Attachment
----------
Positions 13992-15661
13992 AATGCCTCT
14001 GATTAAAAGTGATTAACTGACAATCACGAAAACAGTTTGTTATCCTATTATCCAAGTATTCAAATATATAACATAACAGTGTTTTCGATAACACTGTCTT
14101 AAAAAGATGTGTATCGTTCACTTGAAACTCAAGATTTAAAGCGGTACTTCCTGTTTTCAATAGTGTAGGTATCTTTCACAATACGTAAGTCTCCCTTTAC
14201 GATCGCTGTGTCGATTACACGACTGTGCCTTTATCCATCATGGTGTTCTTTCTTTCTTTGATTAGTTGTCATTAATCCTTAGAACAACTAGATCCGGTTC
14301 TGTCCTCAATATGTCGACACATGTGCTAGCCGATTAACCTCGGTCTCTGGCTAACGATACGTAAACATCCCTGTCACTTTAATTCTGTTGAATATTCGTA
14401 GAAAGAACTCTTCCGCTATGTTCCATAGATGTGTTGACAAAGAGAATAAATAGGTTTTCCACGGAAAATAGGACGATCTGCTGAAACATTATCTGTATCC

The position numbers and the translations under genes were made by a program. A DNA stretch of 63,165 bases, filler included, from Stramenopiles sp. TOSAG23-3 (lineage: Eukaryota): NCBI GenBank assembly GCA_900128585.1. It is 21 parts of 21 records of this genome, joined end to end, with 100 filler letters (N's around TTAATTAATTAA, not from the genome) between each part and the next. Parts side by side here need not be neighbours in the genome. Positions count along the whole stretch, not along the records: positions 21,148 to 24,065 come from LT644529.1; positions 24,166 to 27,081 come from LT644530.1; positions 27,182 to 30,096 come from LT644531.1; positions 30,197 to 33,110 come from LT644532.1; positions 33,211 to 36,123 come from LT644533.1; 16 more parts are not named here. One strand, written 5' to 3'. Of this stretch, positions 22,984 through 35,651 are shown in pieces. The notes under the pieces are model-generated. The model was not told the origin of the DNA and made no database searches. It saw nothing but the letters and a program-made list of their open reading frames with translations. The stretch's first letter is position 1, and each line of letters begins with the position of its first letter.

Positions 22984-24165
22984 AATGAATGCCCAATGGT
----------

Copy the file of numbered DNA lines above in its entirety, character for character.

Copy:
Positions 13992-15661
13992 AATGCCTCT
14001 GATTAAAAGTGATTAACTGACAATCACGAAAACAGTTTGTTATCCTATTATCCAAGTATTCAAATATATAACATAACAGTGTTTTCGATAACACTGTCTT
14101 AAAAAGATGTGTATCGTTCACTTGAAACTCAAGATTTAAAGCGGTACTTCCTGTTTTCAATAGTGTAGGTATCTTTCACAATACGTAAGTCTCCCTTTAC
14201 GATCGCTGTGTCGATTACACGACTGTGCCTTTATCCATCATGGTGTTCTTTCTTTCTTTGATTAGTTGTCATTAATCCTTAGAACAACTAGATCCGGTTC
14301 TGTCCTCAATATGTCGACACATGTGCTAGCCGATTAACCTCGGTCTCTGGCTAACGATACGTAAACATCCCTGTCACTTTAATTCTGTTGAATATTCGTA
14401 GAAAGAACTCTTCCGCTATGTTCCATAGATGTGTTGACAAAGAGAATAAATAGGTTTTCCACGGAAAATAGGACGATCTGCTGAAACATTATCTGTATCC

The position numbers and the translations under genes were made by a program. A DNA stretch of 63,165 bases, filler included, from Stramenopiles sp. TOSAG23-3 (lineage: Eukaryota): NCBI GenBank assembly GCA_900128585.1. It is 21 parts of 21 records of this genome, joined end to end, with 100 filler letters (N's around TTAATTAATTAA, not from the genome) between each part and the next. Parts side by side here need not be neighbours in the genome. Positions count along the whole stretch, not along the records: positions 21,148 to 24,065 come from LT644529.1; positions 24,166 to 27,081 come from LT644530.1; positions 27,182 to 30,096 come from LT644531.1; positions 30,197 to 33,110 come from LT644532.1; positions 33,211 to 36,123 come from LT644533.1; 16 more parts are not named here. One strand, written 5' to 3'. Of this stretch, positions 22,984 through 35,651 are shown in pieces. The notes under the pieces are model-generated. The model was not told the origin of the DNA and made no database searches. It saw nothing but the letters and a program-made list of their open reading frames with translations. The stretch's first letter is position 1, and each line of letters begins with the position of its first letter.

Positions 22984-24165
22984 AATGAATGCCCAATGGT